Within the Department of Political Science, Betel served as the Director of Publications and Editor-in-Chief for the Political Science Students’ Association. In this role, she transitioned the in-house journal ResPublica to a platform hosted by the UofT Journal Production Services and published the fifth volume of the journal. She also earned the journal recognition from the Library and Archives of Canada. Within the greater UTSC community, Betel served as the President of the African Students’ Association, where she introduced programming to support students academically and professionally, including the first-ever career and alumni panels. Under her leadership, the number of active members has grown exponentially. Betel also served as an elected voting member in the UTSC Council’s Academic Affairs Committee, a mentor in the IMANI academic mentorship program, and a facilitator at Hart House.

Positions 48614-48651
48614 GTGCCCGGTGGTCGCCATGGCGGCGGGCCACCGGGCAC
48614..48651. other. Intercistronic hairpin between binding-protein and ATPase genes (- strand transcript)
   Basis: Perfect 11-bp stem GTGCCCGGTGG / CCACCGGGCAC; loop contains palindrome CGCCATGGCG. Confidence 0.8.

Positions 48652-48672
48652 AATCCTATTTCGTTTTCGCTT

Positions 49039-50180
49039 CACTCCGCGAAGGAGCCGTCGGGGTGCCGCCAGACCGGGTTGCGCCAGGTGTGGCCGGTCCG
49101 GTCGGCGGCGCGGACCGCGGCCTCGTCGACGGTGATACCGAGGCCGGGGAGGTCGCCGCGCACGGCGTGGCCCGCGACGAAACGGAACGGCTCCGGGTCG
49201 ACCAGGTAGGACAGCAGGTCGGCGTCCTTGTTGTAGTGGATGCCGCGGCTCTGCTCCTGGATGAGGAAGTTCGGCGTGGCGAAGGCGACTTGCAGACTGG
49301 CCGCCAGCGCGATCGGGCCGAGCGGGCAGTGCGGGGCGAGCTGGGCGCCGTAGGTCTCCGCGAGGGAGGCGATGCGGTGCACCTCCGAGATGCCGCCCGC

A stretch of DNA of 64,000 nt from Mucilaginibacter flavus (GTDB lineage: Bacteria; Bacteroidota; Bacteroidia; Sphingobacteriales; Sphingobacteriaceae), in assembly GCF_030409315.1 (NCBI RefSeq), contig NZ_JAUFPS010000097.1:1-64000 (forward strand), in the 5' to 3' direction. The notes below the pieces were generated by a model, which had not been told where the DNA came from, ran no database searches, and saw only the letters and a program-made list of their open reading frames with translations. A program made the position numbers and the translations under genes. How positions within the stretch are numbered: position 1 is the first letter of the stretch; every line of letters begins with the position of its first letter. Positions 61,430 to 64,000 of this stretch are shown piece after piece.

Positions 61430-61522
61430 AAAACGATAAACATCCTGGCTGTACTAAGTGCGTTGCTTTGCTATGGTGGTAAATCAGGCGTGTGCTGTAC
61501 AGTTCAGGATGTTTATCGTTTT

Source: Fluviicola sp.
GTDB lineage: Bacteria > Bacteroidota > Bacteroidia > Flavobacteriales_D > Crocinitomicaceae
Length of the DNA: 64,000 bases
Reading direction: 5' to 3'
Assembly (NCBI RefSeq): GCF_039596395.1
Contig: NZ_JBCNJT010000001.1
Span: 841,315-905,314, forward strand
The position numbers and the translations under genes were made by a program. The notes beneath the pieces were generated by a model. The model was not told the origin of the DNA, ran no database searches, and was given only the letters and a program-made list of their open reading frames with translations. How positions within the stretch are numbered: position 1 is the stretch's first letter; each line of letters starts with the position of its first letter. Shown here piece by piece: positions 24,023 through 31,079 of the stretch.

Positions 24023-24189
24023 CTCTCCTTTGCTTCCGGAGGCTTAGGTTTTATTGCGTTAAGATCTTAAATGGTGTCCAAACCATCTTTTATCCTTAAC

Currently, Betel is completing her research assistantship as a Jackman Scholar within the Jackman-Scholars-in-Residence program at UofT. She will spend her summer working as a Policy and Programs Assistant at the Ontario Ministry of Education and be applying for graduate programs in law and policy.
She encourages first-year students to get involved on campus as early as possible to maximize the number of opportunities to engage and learn from others in the UTSC community. Involvement also includes attending office hours and getting guidance from professors for the academic journey at UTSC and beyond. To become more well-rounded, Betel also encourages first-year students to enrol in a wide range of courses addressing politics in different countries and from the perspectives of indigenous people.